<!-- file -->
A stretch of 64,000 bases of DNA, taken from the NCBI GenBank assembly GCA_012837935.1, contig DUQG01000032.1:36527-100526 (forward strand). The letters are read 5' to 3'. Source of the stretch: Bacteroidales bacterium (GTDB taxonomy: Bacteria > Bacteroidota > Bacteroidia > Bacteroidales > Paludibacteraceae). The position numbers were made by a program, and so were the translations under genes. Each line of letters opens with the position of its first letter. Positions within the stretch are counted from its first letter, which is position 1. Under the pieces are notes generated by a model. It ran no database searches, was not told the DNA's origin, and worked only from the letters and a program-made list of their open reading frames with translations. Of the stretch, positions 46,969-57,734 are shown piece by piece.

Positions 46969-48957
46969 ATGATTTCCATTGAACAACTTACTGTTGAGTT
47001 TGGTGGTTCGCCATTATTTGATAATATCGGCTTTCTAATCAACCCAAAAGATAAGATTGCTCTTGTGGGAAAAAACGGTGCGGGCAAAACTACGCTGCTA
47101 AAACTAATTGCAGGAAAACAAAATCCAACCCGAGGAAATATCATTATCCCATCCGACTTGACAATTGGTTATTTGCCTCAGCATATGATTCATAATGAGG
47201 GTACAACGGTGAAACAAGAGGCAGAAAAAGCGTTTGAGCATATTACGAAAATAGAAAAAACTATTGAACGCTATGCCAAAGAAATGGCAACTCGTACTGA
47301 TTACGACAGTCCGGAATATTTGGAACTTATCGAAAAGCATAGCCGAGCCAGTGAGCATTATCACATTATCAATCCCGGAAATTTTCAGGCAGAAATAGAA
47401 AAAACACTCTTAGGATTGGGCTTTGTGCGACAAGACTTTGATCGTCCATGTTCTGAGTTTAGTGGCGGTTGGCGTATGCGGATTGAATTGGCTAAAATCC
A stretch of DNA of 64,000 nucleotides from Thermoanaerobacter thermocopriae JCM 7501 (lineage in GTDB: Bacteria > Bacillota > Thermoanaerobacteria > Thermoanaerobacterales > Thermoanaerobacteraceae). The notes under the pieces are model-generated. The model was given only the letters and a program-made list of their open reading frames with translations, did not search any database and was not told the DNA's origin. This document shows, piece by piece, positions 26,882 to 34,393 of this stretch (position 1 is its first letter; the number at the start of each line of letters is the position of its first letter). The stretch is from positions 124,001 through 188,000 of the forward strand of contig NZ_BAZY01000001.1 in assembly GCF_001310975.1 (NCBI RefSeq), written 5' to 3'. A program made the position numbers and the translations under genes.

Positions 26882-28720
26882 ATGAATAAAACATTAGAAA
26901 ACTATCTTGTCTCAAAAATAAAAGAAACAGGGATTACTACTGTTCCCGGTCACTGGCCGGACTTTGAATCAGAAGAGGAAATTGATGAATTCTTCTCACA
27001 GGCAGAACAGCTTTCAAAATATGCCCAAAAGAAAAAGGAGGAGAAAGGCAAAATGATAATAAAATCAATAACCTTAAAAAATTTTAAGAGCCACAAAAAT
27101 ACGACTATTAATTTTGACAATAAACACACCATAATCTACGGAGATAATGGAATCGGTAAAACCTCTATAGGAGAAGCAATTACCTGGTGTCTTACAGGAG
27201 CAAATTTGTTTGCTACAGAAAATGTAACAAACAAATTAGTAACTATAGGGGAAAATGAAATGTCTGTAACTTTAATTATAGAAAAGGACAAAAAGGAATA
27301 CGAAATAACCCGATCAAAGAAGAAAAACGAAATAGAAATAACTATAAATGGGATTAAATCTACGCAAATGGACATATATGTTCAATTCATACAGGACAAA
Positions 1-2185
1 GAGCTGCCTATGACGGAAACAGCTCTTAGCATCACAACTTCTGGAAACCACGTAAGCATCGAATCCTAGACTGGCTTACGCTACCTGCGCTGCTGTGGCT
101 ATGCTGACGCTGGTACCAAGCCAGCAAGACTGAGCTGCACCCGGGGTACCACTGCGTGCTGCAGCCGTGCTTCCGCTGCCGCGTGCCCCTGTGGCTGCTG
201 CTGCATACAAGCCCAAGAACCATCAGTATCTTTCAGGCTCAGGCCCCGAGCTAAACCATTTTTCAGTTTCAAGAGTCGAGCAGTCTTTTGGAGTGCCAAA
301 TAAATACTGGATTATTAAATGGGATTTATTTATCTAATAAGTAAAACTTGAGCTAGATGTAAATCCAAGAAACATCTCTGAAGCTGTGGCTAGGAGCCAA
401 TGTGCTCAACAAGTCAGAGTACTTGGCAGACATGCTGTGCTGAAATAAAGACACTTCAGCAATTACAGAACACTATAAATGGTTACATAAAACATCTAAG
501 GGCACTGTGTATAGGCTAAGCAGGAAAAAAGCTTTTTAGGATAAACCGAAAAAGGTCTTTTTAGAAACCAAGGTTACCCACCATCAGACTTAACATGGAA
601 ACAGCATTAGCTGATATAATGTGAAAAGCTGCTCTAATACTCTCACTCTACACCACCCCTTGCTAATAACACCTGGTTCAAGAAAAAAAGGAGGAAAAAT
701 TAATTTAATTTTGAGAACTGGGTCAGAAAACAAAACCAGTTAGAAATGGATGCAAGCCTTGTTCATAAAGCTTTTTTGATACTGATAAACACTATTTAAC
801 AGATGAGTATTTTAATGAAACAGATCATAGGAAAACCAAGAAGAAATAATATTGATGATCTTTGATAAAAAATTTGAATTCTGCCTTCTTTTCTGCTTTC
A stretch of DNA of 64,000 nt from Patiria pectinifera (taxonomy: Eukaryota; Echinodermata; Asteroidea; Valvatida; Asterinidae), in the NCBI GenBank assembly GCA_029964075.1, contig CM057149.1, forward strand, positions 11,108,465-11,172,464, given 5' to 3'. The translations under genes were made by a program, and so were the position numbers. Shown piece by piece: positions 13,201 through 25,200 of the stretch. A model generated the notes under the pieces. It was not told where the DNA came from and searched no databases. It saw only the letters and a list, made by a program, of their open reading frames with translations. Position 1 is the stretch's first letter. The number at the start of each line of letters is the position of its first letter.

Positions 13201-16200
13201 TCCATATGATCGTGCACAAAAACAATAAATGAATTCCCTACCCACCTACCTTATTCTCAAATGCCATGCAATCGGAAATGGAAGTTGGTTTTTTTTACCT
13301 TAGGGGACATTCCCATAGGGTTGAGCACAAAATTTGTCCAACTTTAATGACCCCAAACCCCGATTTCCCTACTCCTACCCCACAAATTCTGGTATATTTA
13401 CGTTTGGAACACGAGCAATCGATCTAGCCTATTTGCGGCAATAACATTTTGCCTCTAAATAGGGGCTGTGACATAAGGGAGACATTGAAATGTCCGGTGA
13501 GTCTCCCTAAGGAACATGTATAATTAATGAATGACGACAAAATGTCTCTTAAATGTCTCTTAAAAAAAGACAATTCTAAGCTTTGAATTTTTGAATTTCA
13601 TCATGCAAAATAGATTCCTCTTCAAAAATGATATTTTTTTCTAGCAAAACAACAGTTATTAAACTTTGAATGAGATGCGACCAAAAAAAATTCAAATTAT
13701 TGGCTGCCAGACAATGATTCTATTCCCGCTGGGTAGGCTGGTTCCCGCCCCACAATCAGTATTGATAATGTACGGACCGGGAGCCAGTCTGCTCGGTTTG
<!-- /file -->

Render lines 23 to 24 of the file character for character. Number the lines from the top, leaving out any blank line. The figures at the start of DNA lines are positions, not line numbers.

501 GGCACTGTGTATAGGCTAAGCAGGAAAAAAGCTTTTTAGGATAAACCGAAAAAGGTCTTTTTAGAAACCAAGGTTACCCACCATCAGACTTAACATGGAA
601 ACAGCATTAGCTGATATAATGTGAAAAGCTGCTCTAATACTCTCACTCTACACCACCCCTTGCTAATAACACCTGGTTCAAGAAAAAAAGGAGGAAAAAT